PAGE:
BeautyWords lets you create visually pleasing quote boxes for sharing. I’m adding it to The Best Tools For Creating Visually Attractive Quotations For Online Sharing.
Mondrian.fun lets you easily create abstract art. I’m adding it to The Best Art Websites For Learning English (that list has many art-creation tools that students can use and then write about talk about what they created).
Dotstorming is a Padlet-like tool. You can read more about it at Richard Byrne’s blog. I’m adding it to The Best Online Virtual “Corkboards” (or “Bulletin Boards”).
Canva is really becoming a “one-stop shop”! Now, they’ve added the ability to make one of those videos that include messages from friends or family and comic strip templates. I’m adding it to The Best Ways To Make Comic Strips Online.
Quote Maker From QuotesLyfe is an easy way to make visually attractive quotations to share. I’m adding it to The Best Tools For Creating Visually Attractive Quotations For Online Sharing.
Scroobly lets you create online animations by turning your web cam on and moving around. I’m adding it to The Best Ways For Students To Create Online Animations.
Free Word Cloud Generator does what it’s name suggests. I’m adding it to The Best Resources For Learning About “Word Clouds”
Vodited lets you upload your podcast, creates a transcript, and then lets you edit the text. Next, it then automatically edits the audio. I’m adding it to The Best Resources For Teacher & Student Podcasting.
Otter.ai: an Awesome Free App to Get Accurate Transcript from Audios/Videos is from Blog de Cristina.
Learn Hip lets you create an incredible number of games and online activities, primarily geared to help students learn English. I’m adding it to The Best Websites For Creating Online Learning Games. Thanks to Blog de Cristina for the tip. Its Minimal Pairs Pronunciation Practice is particularly useful – it lets you speak the word you see and then tells you if you said it correctly or not (click on “speaking”). Because of that feature, I’m also adding it to THE BEST SITES FOR ONLINE PRONUNCIATION FEEDBACK – DO YOU KNOW OTHERS?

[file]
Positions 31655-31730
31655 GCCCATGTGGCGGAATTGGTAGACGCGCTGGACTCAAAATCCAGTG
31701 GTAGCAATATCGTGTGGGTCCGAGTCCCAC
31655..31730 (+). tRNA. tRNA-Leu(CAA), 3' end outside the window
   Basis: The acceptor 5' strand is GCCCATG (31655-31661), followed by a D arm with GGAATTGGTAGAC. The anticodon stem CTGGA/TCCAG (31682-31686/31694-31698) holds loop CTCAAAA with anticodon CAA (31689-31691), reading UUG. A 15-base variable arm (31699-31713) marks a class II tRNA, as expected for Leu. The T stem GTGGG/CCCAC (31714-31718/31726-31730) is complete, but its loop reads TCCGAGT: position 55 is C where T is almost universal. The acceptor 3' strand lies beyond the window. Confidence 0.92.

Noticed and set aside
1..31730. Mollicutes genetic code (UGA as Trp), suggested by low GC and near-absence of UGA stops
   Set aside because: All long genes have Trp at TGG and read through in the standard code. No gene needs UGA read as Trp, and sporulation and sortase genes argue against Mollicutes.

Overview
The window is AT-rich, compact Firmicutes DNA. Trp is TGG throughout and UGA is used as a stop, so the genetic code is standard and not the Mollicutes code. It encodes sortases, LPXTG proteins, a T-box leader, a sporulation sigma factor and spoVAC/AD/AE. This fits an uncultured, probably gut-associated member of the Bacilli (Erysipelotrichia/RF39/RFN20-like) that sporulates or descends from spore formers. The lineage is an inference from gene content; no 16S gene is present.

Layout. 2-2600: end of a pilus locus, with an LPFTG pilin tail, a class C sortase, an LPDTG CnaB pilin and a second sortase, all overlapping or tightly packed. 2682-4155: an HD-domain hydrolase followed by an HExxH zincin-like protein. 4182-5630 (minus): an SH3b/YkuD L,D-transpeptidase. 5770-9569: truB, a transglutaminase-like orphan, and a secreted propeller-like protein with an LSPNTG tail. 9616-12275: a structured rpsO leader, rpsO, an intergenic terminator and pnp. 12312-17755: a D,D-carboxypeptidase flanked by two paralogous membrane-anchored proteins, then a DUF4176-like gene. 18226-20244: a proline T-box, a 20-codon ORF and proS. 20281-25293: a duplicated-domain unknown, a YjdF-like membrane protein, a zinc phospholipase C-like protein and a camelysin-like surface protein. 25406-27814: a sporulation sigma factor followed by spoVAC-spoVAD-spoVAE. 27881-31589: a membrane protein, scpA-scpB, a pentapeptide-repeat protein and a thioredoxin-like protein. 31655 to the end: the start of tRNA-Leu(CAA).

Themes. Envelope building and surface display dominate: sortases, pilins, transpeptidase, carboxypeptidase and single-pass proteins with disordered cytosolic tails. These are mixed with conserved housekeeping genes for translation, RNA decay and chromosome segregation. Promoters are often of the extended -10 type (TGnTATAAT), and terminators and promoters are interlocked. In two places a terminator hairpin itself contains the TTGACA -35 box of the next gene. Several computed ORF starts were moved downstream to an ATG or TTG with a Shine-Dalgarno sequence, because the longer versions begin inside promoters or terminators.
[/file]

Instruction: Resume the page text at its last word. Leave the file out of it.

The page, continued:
Google has announced a new exhibition at Google Arts and Culture called Music, Makers & Machines: A Brief History of Electronic Music. A particularly neat part of it is a tool that lets you create your own electronic music and share it with others. I’m adding this info to The Best Online Sites For Creating Music.
Dealing with PDFs (and graphic organizers) online has been a pain-in-the-butt to countless teachers during distance learning. There are some workarounds that can be found by searching online, including a few I’ve previously shared about (MY MIND WAS BLOWN TODAY AFTER LEARNING HOW TO COLLABORATIVELY ANNOTATE PDFS ON GOOGLE DRIVE and How Could I Have Not Known How Easy It Is To Use Graphic Organizers In Jamboard?). A new tool create by Dan Tanner, an ESL teacher in Italy, looks like it might make things easy for a lot of teachers and their students. It’s called Thinkio, and it’s free. It lets teachers easily make their PDFs interactive and lets you assign them to your students and see their work. It doesn’t have a Google Classroom integration – at least, not yet – but it seems like its ease-of-use still makes it a winner…. I’m adding it to The Best Sites Where Students Can Work Independently & Let Teachers Check On Progress.
Thanks to Katherine Schulten, I learned about Verse By Verse, a fun Google tool that uses Artificial Intelligence to inspire uses to write poetry. You first choose famous American poets you like, and then you’re given a choice of what kind of poetry you’d like to write. Next, you write the first line, and then Artificial Intelligence uses the works of the poets you chose to inspire you in the following lines. I’m adding it to The Best World Poetry Day Resources – Help Me Find More.
No tools have made it on the “excellent” category so far this year.